The questions of the night are:
What makes the whites of our eyes white?
Taking Weordan biology into account, what color would their sclera be?
Sclera – Wikipedia, the free encyclopedia:
The sclera is opaque due to the irregularity of the collagen fibers.
The middle, thickest layer is also called the stroma. LASIK (laser-assisted in situ keratomileusis) surgery to correct vision is usually done in this region of the cornea. The outside layer contains all the blood vessels of the stroma and along with the conjunctival vessels, are the cause of the bright redness of the inflamed eye.
In cell biology, stromal cells are connective tissue cells of an organ found in the loose connective tissue. These are most often associated with the uterine mucosa (endometrium), prostate, bone marrow precursor cells, and the ovary as well as the hematopoietic system and elsewhere. These are the cells which make up the support structure of biological tissues and support the parenchymal cells.
An exceedingly delicate layer of loose, pigmented connective tissue on the inner surface of the sclera,
The white sclera takes on a bluish tint when this normally thick tissue thins. The sclera becomes translucent, allowing the underlying tissue to show through.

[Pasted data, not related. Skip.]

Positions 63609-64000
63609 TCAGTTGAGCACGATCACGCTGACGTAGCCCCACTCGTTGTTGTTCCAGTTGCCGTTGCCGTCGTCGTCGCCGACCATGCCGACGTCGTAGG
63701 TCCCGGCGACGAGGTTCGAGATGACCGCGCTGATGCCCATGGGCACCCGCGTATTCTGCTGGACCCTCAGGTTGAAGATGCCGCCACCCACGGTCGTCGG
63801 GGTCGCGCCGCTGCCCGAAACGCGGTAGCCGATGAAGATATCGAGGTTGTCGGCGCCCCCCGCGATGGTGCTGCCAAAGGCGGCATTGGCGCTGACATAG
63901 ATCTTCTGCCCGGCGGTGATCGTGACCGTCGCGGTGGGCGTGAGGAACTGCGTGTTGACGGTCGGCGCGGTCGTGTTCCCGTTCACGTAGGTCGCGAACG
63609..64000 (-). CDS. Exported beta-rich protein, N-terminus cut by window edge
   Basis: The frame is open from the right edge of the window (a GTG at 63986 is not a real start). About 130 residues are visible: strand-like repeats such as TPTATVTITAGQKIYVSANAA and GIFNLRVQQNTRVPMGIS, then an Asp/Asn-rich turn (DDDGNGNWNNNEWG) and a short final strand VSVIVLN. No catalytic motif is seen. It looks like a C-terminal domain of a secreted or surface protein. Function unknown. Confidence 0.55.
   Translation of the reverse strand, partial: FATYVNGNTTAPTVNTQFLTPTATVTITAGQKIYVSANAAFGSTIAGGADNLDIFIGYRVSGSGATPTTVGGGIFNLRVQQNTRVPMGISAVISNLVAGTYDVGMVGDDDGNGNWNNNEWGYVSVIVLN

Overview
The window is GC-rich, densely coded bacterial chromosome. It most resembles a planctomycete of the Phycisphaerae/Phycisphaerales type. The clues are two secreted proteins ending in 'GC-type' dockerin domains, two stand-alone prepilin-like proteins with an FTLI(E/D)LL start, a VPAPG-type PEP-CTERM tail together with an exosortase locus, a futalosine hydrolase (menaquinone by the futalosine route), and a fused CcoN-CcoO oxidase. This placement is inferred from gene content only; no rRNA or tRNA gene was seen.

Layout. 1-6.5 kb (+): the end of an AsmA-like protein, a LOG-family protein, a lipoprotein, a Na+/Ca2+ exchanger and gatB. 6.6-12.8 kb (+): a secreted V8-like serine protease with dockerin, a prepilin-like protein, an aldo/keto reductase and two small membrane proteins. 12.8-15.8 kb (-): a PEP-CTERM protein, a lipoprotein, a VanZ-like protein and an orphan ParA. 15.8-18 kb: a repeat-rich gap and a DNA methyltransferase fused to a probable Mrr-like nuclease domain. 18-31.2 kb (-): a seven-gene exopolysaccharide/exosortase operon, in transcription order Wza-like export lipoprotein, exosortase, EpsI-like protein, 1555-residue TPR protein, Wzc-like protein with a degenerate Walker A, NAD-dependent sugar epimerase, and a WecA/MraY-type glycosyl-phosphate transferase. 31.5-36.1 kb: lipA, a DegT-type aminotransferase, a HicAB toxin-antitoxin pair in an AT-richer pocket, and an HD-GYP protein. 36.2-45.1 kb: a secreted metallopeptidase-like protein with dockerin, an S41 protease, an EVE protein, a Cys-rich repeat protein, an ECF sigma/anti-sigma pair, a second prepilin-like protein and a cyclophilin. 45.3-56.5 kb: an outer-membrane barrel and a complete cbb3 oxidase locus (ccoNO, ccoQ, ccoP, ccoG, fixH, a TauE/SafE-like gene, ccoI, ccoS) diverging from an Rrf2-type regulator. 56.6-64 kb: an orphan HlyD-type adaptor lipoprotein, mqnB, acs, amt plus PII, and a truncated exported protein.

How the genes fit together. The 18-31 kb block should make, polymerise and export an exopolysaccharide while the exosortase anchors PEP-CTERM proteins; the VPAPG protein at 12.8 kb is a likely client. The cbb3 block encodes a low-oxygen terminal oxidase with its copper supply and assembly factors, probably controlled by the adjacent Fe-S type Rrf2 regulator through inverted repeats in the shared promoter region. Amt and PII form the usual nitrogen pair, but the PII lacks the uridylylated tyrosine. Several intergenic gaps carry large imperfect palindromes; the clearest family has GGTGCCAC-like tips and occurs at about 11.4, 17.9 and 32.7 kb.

There are lots of reasons someone can have blue ‘whites”. Anything that results in a thinning of the sclera could cause it.
For example, some medications, like steroids, can produce blue sclera. Not having enough iron in your blood (anemia) and aging have also been shown to give a blue tint to the whites of the eye.
Melanin is transported to the skin when the animal is an embryo is a series of advanced signaling pathways, resulting in random coat patterns in animals. Horses with white face markings will often have light sclera or even blue eyes because the signal pathways were not recruiting the melanin to those areas.
Melanotic pigmentation of the sclera is often seen in the pigmented races as a normal occurrence. Technically, this is not congenital, as it appears following birth.